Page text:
3 Tell-Tale Signs You’re NOT Running a Tax-Efficient Business

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As you are solidifying your 2016 New Year resolutions, you should take a hard look at your business operations and determine if there is any need for improvement. One of the many areas where you should consider exploring solutions revolves around taxation. Specifically, ask yourself the following question: “Am I running my business in the most tax efficient way possible?”

The majority of the successful real estate investors understand that running a tax efficient business boosts their bottom line and directly increases the return on investment (ROI) that their real estate rentals or business generates. These real estate investors understand how valuable reducing their effective tax rate is to their overall success.

If you’re not sure if you are running a tax efficient business, I’ve provided key indicators I often see from real estate investors and business owners who are not running a tax efficient business.

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You’re Still Using TurboTax

I get it: You’re an entrepreneur and you want to be great at every aspect of your business. I’m no saint either, as I have a hard time giving up various aspects of my business to others. However, you need to realize that being decent at everything but a master of none is not an efficient way to run your business. Running your business in such a way costs you real dollars.

Solution? Hire an expert.

Experts have thousands of hours of education and experience in the one process you are trying to improve. Experts can think creatively, weigh your risk tolerance, and determine an appropriate path forward that’s parallel to your goals.

Related: Cost Segregation Study: Could This Strategy Dramatically Reduce Your Tax Bill?

Some of my new clients in 2015 were reading the IRS Publications to get a handle on their tax situation. Combined with TurboTax, they thought they had it covered. While I applaud leaning about your situation through research, what you may not realize is that the Tax Courts have continuously ruled that you cannot use what you read in IRS Publications as evidence to support the way you report your taxes.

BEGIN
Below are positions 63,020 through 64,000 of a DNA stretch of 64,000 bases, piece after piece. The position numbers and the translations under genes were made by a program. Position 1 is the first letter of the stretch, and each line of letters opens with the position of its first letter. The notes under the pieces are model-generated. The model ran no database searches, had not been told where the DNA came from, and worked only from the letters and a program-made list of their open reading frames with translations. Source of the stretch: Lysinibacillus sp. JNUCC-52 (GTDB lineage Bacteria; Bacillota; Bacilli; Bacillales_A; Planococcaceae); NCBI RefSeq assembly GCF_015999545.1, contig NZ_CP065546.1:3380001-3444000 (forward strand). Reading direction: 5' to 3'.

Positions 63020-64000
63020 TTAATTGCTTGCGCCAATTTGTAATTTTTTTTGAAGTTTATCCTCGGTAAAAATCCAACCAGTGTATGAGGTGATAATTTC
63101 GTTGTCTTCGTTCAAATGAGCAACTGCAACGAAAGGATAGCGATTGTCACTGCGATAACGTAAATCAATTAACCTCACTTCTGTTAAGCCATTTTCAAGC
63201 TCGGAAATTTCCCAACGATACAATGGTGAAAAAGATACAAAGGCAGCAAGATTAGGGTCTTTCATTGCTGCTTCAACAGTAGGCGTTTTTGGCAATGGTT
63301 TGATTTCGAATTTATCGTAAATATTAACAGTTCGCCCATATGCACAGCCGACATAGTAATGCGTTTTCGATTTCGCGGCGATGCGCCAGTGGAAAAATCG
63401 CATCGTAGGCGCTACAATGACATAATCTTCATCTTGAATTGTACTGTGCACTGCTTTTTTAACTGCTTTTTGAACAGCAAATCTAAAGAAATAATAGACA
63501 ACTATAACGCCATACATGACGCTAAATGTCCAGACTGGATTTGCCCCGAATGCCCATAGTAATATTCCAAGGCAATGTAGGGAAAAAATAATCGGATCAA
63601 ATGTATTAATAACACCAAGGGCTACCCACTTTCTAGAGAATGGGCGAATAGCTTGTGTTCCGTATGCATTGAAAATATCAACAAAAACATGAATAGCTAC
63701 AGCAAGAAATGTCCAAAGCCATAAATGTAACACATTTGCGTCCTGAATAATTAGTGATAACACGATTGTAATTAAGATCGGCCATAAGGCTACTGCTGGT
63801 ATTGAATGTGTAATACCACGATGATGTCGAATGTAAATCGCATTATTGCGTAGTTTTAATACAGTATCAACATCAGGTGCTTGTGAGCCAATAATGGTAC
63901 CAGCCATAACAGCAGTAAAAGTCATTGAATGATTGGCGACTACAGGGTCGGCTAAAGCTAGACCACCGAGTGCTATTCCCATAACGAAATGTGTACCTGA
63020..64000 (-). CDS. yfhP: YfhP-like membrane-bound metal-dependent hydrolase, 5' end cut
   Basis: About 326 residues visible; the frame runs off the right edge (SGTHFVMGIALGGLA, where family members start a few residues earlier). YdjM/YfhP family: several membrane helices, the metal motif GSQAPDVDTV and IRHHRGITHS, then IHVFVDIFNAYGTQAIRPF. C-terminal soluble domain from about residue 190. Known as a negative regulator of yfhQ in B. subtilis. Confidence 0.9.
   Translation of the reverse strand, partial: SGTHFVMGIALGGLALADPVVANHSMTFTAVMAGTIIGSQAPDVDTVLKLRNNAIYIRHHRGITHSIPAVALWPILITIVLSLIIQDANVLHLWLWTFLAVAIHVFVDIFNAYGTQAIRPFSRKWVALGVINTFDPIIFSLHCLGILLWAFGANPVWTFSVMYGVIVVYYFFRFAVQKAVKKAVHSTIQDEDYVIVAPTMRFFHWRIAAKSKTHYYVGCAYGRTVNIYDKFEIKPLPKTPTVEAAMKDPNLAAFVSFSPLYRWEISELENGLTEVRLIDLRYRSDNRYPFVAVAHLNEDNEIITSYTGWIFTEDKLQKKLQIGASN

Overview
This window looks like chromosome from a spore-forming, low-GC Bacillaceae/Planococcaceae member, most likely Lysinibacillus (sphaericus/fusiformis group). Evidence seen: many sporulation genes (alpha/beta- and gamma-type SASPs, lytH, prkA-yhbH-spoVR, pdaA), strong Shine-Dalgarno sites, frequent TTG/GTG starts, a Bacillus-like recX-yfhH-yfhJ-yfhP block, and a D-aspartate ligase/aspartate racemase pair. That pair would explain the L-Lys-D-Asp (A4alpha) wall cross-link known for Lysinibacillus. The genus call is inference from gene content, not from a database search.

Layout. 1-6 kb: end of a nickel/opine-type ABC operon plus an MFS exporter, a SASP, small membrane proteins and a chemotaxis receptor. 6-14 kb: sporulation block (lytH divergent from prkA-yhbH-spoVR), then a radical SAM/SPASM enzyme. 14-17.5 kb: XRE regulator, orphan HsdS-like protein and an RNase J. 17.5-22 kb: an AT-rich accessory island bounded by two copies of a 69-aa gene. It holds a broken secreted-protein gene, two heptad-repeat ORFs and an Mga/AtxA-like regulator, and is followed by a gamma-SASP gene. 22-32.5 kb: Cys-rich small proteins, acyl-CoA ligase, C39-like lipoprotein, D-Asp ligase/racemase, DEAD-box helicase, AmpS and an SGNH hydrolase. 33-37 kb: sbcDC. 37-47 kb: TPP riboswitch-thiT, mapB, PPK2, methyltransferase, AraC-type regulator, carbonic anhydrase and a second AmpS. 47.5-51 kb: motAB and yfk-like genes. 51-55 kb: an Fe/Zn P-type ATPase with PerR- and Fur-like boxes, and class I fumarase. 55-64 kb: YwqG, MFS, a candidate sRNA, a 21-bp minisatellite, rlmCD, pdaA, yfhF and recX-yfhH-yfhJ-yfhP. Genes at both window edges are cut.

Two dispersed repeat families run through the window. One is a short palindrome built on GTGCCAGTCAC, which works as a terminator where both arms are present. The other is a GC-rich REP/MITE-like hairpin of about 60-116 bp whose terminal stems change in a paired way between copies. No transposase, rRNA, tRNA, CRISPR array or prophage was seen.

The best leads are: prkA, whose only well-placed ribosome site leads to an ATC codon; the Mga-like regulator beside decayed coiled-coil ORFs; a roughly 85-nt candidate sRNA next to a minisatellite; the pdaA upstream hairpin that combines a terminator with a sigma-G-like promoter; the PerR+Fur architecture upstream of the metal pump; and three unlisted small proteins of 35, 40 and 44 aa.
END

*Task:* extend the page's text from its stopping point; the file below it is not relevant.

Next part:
tax-extenders-2015

The IRS Publications can come chock full of errors. You’d be surprised.

Instead, you must have specific code sections or Tax Court cases that support your tax position. Trust me, unless you love taxes like I do, it’s not fun to read thousands of pages of code — but that’s where an expert’s value add comes into play.

CPAs read the tax code (not IRS Publications) and determine how the code applies to a particular tax scenario. Such a skill is learned only through years of education, training, certification processes, and hands on experience.

Many new real estate investors feel that the fees of an expert aren’t justified for the level of real estate investing they are currently involved in. Occasionally this is true. However, in 2015 alone, I’ve helped amend many tax returns where the investor used TurboTax to prepare them. I only wish they’d have come to me sooner.

While there’s nothing inherently wrong with TurboTax (and I recommend it for people who have relatively basic returns), you need to understand how to appropriately navigate through the software to prepare an accurate tax return. If you answer one question “wrong,” your entire return may be non-compliant.

You Haven’t Called a CPA

If you are so confident in your tax preparation abilities that you haven’t even called a CPA, you’re only hurting yourself. Unless, of course, you are a tax accountant — then carry on!

Most respectable advisors will provide a free 30 minute consultation. Just talking to a CPA for 30 minutes may give you numerous ideas that you hadn’t previously thought of.

My favorite conversations are those where new clients call me up, and by the end of the 30 minute consultation, we’ve outlined a plan to save thousands of dollars. Not the phony “contribute more to your 401(k)” but real money in their pockets.

As I mentioned above, experts have thousands of hours of training and experience. They may not have seen it all, but they’ve seen a lot.

Often I see a sense of pride for those that prepare their own returns. And that’s great, but if you can get a CPA on the phone for free, what’s the risk to you?

You Don’t Engage in Tax Planning

While it’s true that most of your documentation like W2s and 1099s will come in February, if this is the first month you are thinking about last year’s taxes, you’re in for a world of hurt.

There is a difference between tax planning and tax preparation. Tax planning is proactive; tax preparation is reactive.